GROTH: About autopsies, you said, “I can see surgery. I could do my own dissections. I could go as deeply into the human body as possible. I wanted that because that’s what drives me — a constant desire to go deeper into the psyche or into the body.”
GROTH: Now, I think people usually see those two as very distinct and separate types of pursuits: the psyche and the body. But you almost seem to conflate the two, and that interested me.
GLOECKNER: Well, I don’t separate them because … they’re not the same, but they’re inseparable.
GROTH: You don’t see them as separate entities?
GLOECKNER: They’re not. To separate them is a very Christian/Catholic idea. You have to believe in heaven in order to believe that your body and mind are separate. It’s a hierarchical way of organizing the world. Flesh is of the devil and the spirit is godly. I find that hard to believe because it’s not my experience. My experience is that I am my body. My brain is my body. I wanted to see brains and see what it was that I am.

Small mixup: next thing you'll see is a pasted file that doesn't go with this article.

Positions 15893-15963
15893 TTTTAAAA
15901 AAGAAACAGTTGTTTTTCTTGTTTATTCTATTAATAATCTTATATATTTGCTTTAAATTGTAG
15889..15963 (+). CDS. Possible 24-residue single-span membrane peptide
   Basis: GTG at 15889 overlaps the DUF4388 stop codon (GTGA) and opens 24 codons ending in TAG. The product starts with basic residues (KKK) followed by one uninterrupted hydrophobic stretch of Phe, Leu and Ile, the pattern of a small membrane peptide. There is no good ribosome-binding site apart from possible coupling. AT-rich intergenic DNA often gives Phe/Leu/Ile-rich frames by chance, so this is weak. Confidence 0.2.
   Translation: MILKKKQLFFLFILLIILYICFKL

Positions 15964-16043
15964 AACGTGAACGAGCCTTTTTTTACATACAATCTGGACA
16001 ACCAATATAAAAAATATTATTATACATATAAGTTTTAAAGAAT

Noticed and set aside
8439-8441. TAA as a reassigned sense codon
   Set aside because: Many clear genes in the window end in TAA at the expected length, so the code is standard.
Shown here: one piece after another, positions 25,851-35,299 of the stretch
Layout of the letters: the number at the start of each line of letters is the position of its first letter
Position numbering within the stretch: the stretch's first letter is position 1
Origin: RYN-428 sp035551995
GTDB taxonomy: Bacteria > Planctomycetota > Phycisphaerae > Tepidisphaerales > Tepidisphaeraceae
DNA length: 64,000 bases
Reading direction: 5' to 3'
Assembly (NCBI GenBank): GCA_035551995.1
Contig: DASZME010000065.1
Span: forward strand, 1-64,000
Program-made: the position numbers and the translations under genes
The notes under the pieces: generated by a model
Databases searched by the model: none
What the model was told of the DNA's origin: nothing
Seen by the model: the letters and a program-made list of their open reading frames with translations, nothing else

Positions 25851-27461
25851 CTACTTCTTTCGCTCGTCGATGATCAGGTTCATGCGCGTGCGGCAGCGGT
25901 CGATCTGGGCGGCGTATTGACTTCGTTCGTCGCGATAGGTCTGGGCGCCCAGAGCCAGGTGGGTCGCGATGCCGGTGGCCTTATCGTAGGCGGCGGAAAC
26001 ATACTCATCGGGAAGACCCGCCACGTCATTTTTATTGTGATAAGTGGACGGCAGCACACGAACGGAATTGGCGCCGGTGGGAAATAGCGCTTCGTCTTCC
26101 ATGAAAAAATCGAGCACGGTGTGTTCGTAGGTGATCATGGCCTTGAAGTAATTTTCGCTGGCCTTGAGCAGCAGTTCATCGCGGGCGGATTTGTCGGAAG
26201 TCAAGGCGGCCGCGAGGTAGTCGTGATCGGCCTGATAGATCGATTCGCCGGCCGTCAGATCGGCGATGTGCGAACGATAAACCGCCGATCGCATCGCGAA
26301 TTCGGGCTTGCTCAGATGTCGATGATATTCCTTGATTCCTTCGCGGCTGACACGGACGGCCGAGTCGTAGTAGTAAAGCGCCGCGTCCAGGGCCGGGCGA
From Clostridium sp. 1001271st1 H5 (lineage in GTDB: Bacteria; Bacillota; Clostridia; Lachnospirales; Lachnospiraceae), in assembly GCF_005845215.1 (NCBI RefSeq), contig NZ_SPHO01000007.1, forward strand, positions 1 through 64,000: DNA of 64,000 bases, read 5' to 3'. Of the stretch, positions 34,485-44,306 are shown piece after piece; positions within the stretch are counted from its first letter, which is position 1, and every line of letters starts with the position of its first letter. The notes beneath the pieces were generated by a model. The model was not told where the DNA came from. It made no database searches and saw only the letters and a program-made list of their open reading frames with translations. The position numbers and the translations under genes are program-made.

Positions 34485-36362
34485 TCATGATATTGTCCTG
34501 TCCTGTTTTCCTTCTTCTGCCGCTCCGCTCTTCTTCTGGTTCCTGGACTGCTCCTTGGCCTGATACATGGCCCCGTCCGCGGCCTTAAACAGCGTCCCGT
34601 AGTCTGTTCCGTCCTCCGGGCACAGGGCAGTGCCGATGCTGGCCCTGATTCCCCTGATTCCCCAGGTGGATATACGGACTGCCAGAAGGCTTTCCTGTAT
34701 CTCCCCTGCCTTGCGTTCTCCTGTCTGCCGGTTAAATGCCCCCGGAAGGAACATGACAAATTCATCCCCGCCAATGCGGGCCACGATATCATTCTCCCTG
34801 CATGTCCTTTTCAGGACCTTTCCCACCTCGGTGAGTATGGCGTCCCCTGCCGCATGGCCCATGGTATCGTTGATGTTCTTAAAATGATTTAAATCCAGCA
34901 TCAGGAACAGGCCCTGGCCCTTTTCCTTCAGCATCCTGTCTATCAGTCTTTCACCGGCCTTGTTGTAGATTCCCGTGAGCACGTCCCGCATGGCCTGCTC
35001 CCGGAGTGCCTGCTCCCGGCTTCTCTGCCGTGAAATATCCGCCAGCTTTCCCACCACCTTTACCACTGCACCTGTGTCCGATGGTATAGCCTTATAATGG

GROTH: … and a lot of your comics are about what you’re doing to your body.
GLOECKNER: Are they?
GROTH: Oh, sure.
GLOECKNER: See, I don’t even know. I didn’t think so.
GROTH: For example, “Minnie’s Third Love or Nightmare on Polk Street” where you could be considered to abuse your body, substantially.
GLOECKNER: Well, or use it, you know.
GROTH: In the last panel of that story you show Tabitha really ravaged because of the life she led. So there is, throughout your work, this kind of …
GLOECKNER: I think you could say that about anybody’s work, any kind of story. If I drew a frame with someone sitting down, you could argue just as well that I’m concerned with physicality … I mean, so what? I don’t see how that is … Anyway, I don’t agree with you exactly.